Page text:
Jaws is considered by many to be one of the greatest films of all time, though star Richard Dreyfuss thinks there are some elements of the film that could be enhanced. The actor recently shared that he'd like to see the film be restored with contemporary special effects that he believes could improve the techniques used more than 40 years ago.
“I think they should do it, it would be huge and it would open up the film to younger people,” Dreyfuss shared with Deadline about the potential of re-releasing the film with upgraded visual effects. “Is that blasphemy? No, no, I don’t think so. The technology now could make the shark look as good as the rest of the movie.”
Director Steven Spielberg made the ambitious, and somewhat disastrous, decision to shoot the film on the actual ocean instead of attempting to recreate a large body of water in the controlled setting of a soundstage. This resulted in countless malfunctions with the animatronic shark used to film the movie, as the saltwater permeated the creation in unexpected ways.
These malfunctions led to the film running over budget and over schedule, while also preventing Spielberg from utilizing footage of the shark, as so little was ultimately usable. Interestingly, it was the film's refusal to show audiences the beast that created such a frightening adventure, forcing our minds to conjure up images of the creature.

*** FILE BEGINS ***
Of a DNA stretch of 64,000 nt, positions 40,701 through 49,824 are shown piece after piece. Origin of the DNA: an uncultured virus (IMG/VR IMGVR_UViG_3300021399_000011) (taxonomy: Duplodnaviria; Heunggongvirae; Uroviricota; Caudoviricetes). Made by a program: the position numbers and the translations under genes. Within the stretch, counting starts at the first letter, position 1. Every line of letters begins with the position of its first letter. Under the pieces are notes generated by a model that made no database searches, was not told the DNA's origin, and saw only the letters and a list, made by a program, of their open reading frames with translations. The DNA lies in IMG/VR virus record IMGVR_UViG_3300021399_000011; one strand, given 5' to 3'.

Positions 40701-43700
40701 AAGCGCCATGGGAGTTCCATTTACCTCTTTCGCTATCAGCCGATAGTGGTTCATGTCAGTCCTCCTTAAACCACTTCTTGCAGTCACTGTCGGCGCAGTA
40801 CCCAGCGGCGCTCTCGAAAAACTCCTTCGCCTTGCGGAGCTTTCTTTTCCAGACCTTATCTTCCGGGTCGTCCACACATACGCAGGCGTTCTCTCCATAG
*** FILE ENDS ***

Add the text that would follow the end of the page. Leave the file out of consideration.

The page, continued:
Even though the shark only appears in a handful of shots, Dreyfuss thinks those shots would be better if CGI replaced the practical prop.
“There are people who say Jaws is a perfect film otherwise and it is amazing what Steven accomplished with the challenges he had,” the actor noted. “But you’re
Dreyfuss might be interested in seeing what could happen with the inclusion of CGI, though we won't expect Spielberg to take this advice to heart. The director previously utilized CGI to "restore" E.T. the Extra-Terrestrial, which didn't sit well with fans.
For a re-release of E.T., Spielberg digitally replaced guns from police officers' hands with walkie-talkies, as the law enforcement was facing a group of kids. This wasn't an egregious downgrade, but the director also used CGI to replace E.T. in some scenes in hopes of creating more "believable" reactions
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